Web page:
Asked which program she preferred, the response was a hearty “Both!” Because the teaching approaches varied significantly, Cheng found that the two programs addressed different skill sets.
“The first one was more focused on techniques to coordinate the two [the chorus and the orchestra] and make things work,” she says. “The second was more about a personal level of interaction between you and the singers.”
Born in Beijing, Cheng received her undergraduate degree in music and choral conducting at the Central Conservatory of China. “Choral music in China is limited and I really wanted to learn more. This is a Western tradition and there is a limit to the information, scores, knowledge, and history you can get in China.” Now director of choral activities and assistant professor of music at Denison University in Ohio, Cheng has achieved her aspiration of leading a choral program with a long and heralded tradition. “I do hope someday to be able to send students to these workshops,” she says of Chorus America’s Masterclasses. “It’s such a big part of being a conductor to be involved in an experience like that.”
“I gained a sense of my own comfort in front of large ensembles.”
Jason Harris at the 2010 Masterclass during Chorus America’s Atlanta Conference.
Jason Harris attended Chorus America Conducting Masterclasses at two key points in his academic development. In 2005, just after completing his master’s degree in choral conducting at the University of Michigan, he participated in a Choral-Orchestral program in Cincinnati. Then, while working on his doctorate, he attended the 2010 Masterclass with the Atlanta Symphony Orchestra and Chorus, presented in partnership with the League of American Orchestras as part of Chorus America’s Conference.
Each experience, he says, allowed him to refine technical aspects such as gesture, but there was a particular educational benefit in working with both outstanding collegiate and professional instrumentalists and singers. “It’s two different sets of skills working with students, who are still learning their craft, and working with adult musicians who play at such a high level. It really prepared me for the intensive setting of a school like Oberlin.” Harris is now assistant professor of choral conducting and director of choral ensembles at the Oberlin College Conservatory of Music.
The 2005 Masterclass in Cincinnati, which featured the choral and orchestral forces necessary for Carl Orff’s Carmina Burana, was particularly enlightening for Harris. “I gained a sense of my own comfort in front of large ensembles,” he says. “It confirmed that I am absolutely comfortable in front of an orchestra this size, which can be daunting for a lot of choral conductors.”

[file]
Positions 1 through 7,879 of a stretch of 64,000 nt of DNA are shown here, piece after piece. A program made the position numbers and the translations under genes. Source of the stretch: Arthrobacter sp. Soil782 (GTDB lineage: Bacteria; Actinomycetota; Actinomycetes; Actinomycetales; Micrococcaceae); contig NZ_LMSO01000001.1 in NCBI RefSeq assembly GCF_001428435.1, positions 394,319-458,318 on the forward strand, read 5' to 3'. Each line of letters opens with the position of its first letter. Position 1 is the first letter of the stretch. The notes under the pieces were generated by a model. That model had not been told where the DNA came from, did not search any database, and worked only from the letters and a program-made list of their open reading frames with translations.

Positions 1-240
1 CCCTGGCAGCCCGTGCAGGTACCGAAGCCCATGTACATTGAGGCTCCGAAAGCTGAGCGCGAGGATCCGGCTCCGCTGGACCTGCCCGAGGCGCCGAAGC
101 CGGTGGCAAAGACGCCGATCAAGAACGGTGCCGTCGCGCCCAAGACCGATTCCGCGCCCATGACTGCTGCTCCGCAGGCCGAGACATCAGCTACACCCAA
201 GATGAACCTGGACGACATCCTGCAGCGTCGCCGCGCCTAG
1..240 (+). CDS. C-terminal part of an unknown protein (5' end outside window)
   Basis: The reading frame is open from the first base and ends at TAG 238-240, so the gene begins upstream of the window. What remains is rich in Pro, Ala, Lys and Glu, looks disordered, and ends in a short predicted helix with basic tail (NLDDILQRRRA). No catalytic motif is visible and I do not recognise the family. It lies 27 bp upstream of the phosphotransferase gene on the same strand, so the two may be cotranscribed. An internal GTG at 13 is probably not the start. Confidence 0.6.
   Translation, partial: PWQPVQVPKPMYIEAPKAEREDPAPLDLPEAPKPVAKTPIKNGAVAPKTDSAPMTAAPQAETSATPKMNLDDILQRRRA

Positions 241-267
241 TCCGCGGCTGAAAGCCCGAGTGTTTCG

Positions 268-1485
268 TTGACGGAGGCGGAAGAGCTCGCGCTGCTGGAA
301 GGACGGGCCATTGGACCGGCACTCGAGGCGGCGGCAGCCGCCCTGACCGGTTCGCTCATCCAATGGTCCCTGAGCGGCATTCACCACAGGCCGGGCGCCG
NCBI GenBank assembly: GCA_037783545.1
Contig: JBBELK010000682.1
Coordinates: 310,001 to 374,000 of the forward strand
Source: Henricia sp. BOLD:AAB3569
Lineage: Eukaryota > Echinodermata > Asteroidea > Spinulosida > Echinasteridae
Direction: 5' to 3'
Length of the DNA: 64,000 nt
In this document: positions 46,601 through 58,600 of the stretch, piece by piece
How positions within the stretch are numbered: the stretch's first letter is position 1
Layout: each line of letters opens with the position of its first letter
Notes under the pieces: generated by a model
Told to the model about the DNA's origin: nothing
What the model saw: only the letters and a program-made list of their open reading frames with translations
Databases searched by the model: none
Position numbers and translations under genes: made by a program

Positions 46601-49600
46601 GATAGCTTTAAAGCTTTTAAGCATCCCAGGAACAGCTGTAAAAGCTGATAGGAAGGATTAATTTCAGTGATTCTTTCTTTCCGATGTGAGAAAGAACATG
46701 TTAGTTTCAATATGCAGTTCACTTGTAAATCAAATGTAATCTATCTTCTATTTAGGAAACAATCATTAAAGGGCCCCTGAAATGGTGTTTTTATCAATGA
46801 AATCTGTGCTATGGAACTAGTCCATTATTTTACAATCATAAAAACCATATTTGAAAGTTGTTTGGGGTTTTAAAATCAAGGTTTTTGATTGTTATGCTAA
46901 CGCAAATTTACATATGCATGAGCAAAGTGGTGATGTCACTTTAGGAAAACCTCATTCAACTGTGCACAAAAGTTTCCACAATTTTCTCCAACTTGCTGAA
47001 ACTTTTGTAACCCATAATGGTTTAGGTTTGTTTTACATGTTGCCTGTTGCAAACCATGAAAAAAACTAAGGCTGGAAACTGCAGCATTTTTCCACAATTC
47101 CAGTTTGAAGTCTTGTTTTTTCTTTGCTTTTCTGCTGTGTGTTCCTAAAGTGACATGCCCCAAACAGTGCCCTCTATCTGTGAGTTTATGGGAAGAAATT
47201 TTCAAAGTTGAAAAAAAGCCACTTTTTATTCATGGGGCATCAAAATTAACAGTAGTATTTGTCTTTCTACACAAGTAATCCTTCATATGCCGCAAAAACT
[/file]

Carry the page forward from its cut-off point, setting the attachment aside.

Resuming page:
And yet the learning for Harris was not just from the teachers and players. “The most important thing you can take away from any conducting masterclass is the exposure you get to other techniques, to other types of thoughts, to other types of pedagogy,” he says. “When you are in a masterclass with 10-20 other students you are getting 10-20 other points of view. That has an impact on your own artistry.”
“It was like driving a Ferrari.”
When Catherine Sailer pursued her doctorate at Northwestern University, she split her time between conducting choral and instrumental ensembles. “I love both and wasn’t willing to give either up,” she says. At the 2002 Chorus America Choral-Orchestral Masterclass featuring the Civic Orchestra of Chicago and the Chicago Symphony Chorus, Sailer was able to embrace both passions outside the limits of academia. “We were able to start out at a high artistic plane and not the rudimentary rehearsal business that we have to do even in an excellent school setting,” she says. “We weren’t teaching. We were performers trying to perform at the best of our abilities in keeping with the quality of the ensemble.” The following year she was selected as a Fellow for Chorus America’s A Cappella Masterclass, where the artists-in-residence were the Dale Warland Singers and the Kansas City Chorale. “It was like driving a Ferrari,” she says.